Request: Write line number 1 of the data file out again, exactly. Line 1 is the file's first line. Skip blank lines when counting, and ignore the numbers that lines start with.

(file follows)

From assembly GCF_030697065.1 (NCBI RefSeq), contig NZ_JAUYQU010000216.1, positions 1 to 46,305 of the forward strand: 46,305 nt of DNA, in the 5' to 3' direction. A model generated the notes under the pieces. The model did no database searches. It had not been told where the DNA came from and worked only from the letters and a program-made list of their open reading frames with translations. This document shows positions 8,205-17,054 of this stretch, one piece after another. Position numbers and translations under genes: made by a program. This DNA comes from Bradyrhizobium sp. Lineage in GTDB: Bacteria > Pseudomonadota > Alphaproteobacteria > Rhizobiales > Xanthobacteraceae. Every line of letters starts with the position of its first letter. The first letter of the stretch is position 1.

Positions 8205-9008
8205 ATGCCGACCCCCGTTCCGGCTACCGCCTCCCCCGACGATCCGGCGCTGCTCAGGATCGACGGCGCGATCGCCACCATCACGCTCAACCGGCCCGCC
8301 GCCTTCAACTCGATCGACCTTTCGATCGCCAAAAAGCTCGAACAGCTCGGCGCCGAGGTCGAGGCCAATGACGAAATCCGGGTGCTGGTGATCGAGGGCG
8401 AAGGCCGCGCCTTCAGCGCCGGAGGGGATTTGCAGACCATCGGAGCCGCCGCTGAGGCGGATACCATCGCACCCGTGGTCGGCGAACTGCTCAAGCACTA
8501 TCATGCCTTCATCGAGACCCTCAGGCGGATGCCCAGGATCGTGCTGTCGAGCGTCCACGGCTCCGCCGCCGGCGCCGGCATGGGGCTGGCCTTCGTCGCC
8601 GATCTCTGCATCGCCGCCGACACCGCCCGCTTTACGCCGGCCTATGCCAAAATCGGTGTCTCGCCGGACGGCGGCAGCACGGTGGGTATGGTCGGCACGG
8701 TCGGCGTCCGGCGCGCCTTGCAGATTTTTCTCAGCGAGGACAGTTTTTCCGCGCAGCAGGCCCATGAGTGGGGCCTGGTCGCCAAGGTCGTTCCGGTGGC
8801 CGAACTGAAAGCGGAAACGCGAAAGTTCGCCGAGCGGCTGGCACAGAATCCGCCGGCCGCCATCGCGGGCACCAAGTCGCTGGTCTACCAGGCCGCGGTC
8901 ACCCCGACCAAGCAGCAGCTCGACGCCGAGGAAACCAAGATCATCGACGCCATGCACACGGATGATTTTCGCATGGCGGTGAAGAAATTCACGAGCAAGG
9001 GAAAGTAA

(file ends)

From assembly GCF_030697065.1 (NCBI RefSeq), contig NZ_JAUYQU010000216.1, positions 1 to 46,305 of the forward strand: 46,305 nt of DNA, in the 5' to 3' direction. A model generated the notes under the pieces. The model did no database searches. It had not been told where the DNA came from and worked only from the letters and a program-made list of their open reading frames with translations. This document shows positions 8,205-17,054 of this stretch, one piece after another. Position numbers and translations under genes: made by a program. This DNA comes from Bradyrhizobium sp. Lineage in GTDB: Bacteria > Pseudomonadota > Alphaproteobacteria > Rhizobiales > Xanthobacteraceae. Every line of letters starts with the position of its first letter. The first letter of the stretch is position 1.